Schools are horrendously giddy these days, worried about who the next problem might stem from. This is understandable, but the problem is that they will pursue any means necessary to stop what they see as a forthcoming problem, without any restraint whatsoever.

I know someone from IRC who was accused by the school of cracking passwords from the network, and consequently had his server removed from the network (and hence, he had no access to it) without any forewarning whatsoever. This year, he was accused of installing a virus onto a computer, even though he wasn't on it at the time. Luckily, no real permanent consequences have come about, but he's had a lot of hell to pay, and he's had his rights stepped all over in the process.

Personally, I have no problems if someone wants to be silly and try to use software to predict what I will do on any given day. However, I worry what the schools will do with this information -- it wouldn't surprise me at all of they punished students for being considered "high-risk" by the program. How would you react if you were forced to go through counseling and were suspiciously watched by teachers all the time, because a computer program had deemed you as anti-social, and likely to strike out against the rest of humanity?

That's what makes this particularly relevant to slashdot -- young geeks (myself included) generally don't have a great social life, and would likely go under some reprimanding label under this system. We ought to fight against this system, because it's likely to stem into a complete disregard for the rights of those who are misjudged by some piece of software. Kids have rights too.

  • -- Stargazer

Re:copy paste? (1)

Signal 11 (7608) | more than 14 years ago | (#1590798)

Check out my source posting earlier in this article. :^)

--

Genius rears it's ugly head once again. (1)

Accipiter (8228) | more than 14 years ago | (#1590799)

Once again, everyone thinks they can generalize people using a test. Analyzing Q&A sessions to determine if someone is going to bring an Uzi to school and spray bullets everywhere is, for lack of a better word, stupid.

17.) John comes up behind you while you are eating lunch, and throws your tray to the floor. Do you:

A. Politely ask John to not destroy your Lunch, and allow you to obtain your nourishment.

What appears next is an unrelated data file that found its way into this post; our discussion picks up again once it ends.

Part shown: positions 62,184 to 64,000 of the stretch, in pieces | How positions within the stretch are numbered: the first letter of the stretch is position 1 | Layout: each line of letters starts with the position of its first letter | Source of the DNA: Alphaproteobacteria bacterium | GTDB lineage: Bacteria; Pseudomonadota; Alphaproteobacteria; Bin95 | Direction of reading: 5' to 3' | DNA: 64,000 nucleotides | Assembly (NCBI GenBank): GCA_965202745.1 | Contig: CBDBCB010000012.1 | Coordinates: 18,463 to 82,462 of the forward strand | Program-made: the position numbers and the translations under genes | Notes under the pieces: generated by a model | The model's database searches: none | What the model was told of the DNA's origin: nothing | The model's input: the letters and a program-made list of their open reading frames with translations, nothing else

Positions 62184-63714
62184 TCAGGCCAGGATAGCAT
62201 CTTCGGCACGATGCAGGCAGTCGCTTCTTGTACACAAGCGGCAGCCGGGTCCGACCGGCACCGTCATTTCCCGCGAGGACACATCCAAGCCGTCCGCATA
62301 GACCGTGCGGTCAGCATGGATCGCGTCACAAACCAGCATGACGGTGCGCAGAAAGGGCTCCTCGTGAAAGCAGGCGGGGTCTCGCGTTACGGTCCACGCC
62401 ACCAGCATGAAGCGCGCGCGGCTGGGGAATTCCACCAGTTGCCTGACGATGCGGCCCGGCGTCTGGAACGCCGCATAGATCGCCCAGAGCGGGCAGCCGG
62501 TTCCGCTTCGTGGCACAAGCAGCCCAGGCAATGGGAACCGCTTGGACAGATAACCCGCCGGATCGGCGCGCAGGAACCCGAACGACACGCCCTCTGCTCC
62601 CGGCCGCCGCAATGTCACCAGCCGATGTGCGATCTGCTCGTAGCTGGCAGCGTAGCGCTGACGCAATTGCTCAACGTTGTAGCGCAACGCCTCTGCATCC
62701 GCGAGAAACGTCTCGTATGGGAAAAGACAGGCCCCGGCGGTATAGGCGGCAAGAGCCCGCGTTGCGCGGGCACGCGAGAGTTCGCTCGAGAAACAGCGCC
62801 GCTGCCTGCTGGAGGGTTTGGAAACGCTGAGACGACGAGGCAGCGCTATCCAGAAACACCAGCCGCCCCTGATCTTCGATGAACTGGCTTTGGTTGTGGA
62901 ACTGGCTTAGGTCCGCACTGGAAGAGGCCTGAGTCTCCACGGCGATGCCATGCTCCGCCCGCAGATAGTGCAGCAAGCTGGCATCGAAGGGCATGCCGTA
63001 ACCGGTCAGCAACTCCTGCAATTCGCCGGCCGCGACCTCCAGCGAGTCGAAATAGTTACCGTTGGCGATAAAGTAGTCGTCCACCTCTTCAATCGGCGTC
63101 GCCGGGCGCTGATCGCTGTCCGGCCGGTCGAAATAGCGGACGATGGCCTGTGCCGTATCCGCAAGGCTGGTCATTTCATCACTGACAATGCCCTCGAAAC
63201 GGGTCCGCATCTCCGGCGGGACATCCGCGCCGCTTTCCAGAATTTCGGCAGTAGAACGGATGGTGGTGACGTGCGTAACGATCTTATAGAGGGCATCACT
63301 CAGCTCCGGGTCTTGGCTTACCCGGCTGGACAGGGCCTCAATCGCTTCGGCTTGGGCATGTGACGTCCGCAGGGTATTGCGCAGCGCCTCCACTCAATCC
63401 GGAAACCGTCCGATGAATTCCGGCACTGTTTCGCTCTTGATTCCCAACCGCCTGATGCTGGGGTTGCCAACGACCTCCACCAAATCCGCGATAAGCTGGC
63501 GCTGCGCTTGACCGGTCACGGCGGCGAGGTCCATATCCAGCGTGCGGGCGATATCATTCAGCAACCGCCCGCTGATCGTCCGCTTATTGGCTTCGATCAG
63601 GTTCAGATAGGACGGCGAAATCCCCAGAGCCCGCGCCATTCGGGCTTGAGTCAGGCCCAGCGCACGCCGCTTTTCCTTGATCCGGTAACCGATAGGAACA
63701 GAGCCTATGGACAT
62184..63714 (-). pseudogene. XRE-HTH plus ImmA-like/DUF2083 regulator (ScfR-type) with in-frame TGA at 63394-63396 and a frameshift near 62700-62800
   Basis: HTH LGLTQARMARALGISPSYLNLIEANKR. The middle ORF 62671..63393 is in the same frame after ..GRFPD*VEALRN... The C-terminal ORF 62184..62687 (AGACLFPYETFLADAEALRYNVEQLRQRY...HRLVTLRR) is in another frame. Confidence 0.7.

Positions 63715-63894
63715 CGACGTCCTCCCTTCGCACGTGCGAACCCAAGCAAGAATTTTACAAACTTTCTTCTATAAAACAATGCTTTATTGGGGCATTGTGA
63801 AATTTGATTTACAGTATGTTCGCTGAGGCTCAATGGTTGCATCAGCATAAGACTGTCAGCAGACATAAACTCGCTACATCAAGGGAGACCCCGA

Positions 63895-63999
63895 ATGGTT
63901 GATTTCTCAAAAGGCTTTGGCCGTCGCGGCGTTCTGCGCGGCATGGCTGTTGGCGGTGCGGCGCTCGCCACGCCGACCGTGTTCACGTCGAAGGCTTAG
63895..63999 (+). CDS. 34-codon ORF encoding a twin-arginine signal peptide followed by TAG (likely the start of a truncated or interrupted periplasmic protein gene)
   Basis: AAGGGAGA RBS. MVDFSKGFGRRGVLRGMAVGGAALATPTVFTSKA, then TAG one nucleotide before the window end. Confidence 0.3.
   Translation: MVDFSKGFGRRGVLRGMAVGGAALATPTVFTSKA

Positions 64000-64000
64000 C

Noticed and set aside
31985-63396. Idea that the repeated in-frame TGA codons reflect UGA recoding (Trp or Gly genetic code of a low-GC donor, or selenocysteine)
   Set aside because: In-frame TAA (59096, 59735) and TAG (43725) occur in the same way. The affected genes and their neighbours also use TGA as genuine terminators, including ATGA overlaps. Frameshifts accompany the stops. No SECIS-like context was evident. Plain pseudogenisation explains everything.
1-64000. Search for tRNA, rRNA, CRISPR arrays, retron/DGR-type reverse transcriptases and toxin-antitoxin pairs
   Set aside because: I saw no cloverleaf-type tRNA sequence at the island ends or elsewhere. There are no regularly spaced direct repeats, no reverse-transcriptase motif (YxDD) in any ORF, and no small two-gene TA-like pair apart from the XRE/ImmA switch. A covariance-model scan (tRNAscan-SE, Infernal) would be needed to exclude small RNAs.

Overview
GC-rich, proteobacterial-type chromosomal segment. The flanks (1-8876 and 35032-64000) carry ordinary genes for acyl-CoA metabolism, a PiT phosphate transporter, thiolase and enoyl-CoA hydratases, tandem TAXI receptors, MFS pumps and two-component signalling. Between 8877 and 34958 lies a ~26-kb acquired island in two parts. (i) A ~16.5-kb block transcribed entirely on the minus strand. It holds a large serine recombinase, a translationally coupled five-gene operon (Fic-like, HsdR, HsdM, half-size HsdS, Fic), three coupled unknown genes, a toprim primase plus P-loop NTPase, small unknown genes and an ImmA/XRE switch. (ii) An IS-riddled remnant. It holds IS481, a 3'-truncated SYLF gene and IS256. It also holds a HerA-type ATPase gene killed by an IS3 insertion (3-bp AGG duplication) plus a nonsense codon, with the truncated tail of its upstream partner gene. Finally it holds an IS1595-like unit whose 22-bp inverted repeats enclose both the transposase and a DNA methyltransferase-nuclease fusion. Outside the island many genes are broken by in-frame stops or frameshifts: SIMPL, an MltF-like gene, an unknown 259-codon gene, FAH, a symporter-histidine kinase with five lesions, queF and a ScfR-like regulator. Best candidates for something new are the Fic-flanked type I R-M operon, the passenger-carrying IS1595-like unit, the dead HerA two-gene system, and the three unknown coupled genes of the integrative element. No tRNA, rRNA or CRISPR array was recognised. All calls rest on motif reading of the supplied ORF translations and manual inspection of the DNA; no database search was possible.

B. Inform a supervisor that John is causing a disruption, and should be punished.

C. Pull out a Glock and plant a bullet in John's Head.

Now me, I would choose C, because the test is a nonviolent medium that I can enjoy wrecking the curve. Why would I do this? Because that proves shit like this is inaccurate, and pointless. I get the impression this is being done to pacify idiotic parents who are bitching "How do I know my son is safe going to your school?" "Well you see, we have this test....."

Then what happens? The person who gets a "Great Job!" on the test ends up knifing a janitor. "Hmm, guess we need new questions....."

-- Give him Head? Be a Beacon?

This is almost entirely useless (1)

DeathB (10047) | more than 14 years ago | (#1590813)

Everything in the article talks about how this software won't be used until an incident has actually happened. AFAIK, every one of the shootings which have happened over the last few years, almost all of them came after no previous problems. Since this has been the case, the only way that this is going to be useful, is to screen all students.

One of the other things mentioned, is that the information is entered by the administrators, not the students. While this works as far as keeping people from lying, it does nothing towards keeping the people in charge from filling the blanks in the data, with guesses based on stereotype.

This software is going to allow anyone who suspects a student of having a trend towards violence, to back up that claim by tending to answer questions in a way supporting their claim. Directly from the article, "Mosaic's immediate virtue would be in producing detailed documentation of its evaluation of a troubled student so that doubting parents could no longer challenge an administrator's judgment as too subjective."

I wonder if it asks about hours a day reading /. .. sigh..

Only if we have a few dozen OC192 connections (1)

LWolenczak (10527) | more than 14 years ago | (#1590816)

Only if we have a few dozen OC192 connections

Re:The software will not last. (1)

LWolenczak (10527) | more than 14 years ago | (#1590817)

Schools will not intervene in any such tormentation unless your parents pull out a lawyer and threaten to sue, ofcorse, once you do that, they will do whatever you want.

Different != Dangerous (1)

kevlar (13509) | more than 14 years ago | (#1590831)

This article says NOTHING, absolutely NOTHING about people who are different being catagorized as dangerous. What it does say is that people with a history of violent behavior, beit threats, actions, etc. will be identifiable by a number from 1 to 10. Hemos, if you're violent, you will be around an 8, if you're different and non-violent, you'll be catagorized just like all other non-violent people. This is catagorizing based on violence, not whether you wear a black trenchcoat or feel the need to pierce every inch of your body. Its not a conspiracy.

Who is going to validate the results? (1)

enkidu (13673) | more than 14 years ago | (#1590832)